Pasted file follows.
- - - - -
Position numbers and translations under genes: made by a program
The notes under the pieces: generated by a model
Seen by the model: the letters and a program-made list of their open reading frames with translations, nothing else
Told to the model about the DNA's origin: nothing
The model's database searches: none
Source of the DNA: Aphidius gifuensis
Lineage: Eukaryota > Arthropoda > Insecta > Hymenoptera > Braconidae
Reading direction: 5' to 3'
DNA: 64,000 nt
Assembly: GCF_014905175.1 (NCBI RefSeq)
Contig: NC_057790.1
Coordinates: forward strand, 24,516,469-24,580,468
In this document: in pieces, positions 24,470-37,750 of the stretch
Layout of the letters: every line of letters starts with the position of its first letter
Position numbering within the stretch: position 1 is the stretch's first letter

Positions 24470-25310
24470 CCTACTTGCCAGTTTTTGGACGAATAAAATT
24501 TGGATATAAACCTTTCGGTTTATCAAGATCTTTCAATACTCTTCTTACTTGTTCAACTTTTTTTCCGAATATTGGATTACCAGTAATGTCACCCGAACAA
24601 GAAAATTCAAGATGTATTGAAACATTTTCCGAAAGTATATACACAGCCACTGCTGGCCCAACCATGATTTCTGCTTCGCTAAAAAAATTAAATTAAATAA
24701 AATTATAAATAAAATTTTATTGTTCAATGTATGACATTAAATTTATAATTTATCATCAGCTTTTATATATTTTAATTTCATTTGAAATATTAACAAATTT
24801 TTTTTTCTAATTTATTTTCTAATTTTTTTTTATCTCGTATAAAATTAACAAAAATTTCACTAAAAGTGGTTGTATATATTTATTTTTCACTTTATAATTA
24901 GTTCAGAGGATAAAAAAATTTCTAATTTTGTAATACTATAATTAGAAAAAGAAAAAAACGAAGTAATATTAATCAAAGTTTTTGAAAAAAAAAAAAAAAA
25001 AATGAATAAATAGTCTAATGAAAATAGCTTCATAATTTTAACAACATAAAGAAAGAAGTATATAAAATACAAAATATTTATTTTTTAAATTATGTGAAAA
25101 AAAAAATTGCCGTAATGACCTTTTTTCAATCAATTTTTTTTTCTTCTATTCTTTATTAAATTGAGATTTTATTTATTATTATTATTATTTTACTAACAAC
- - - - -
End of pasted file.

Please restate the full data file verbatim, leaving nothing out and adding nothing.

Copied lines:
Position numbers and translations under genes: made by a program
The notes under the pieces: generated by a model
Seen by the model: the letters and a program-made list of their open reading frames with translations, nothing else
Told to the model about the DNA's origin: nothing
The model's database searches: none
Source of the DNA: Aphidius gifuensis
Lineage: Eukaryota > Arthropoda > Insecta > Hymenoptera > Braconidae
Reading direction: 5' to 3'
DNA: 64,000 nt
Assembly: GCF_014905175.1 (NCBI RefSeq)
Contig: NC_057790.1
Coordinates: forward strand, 24,516,469-24,580,468
In this document: in pieces, positions 24,470-37,750 of the stretch
Layout of the letters: every line of letters starts with the position of its first letter
Position numbering within the stretch: position 1 is the stretch's first letter

Positions 24470-25310
24470 CCTACTTGCCAGTTTTTGGACGAATAAAATT
24501 TGGATATAAACCTTTCGGTTTATCAAGATCTTTCAATACTCTTCTTACTTGTTCAACTTTTTTTCCGAATATTGGATTACCAGTAATGTCACCCGAACAA
24601 GAAAATTCAAGATGTATTGAAACATTTTCCGAAAGTATATACACAGCCACTGCTGGCCCAACCATGATTTCTGCTTCGCTAAAAAAATTAAATTAAATAA
24701 AATTATAAATAAAATTTTATTGTTCAATGTATGACATTAAATTTATAATTTATCATCAGCTTTTATATATTTTAATTTCATTTGAAATATTAACAAATTT
24801 TTTTTTCTAATTTATTTTCTAATTTTTTTTTATCTCGTATAAAATTAACAAAAATTTCACTAAAAGTGGTTGTATATATTTATTTTTCACTTTATAATTA
24901 GTTCAGAGGATAAAAAAATTTCTAATTTTGTAATACTATAATTAGAAAAAGAAAAAAACGAAGTAATATTAATCAAAGTTTTTGAAAAAAAAAAAAAAAA
25001 AATGAATAAATAGTCTAATGAAAATAGCTTCATAATTTTAACAACATAAAGAAAGAAGTATATAAAATACAAAATATTTATTTTTTAAATTATGTGAAAA
25101 AAAAAATTGCCGTAATGACCTTTTTTCAATCAATTTTTTTTTCTTCTATTCTTTATTAAATTGAGATTTTATTTATTATTATTATTATTTTACTAACAAC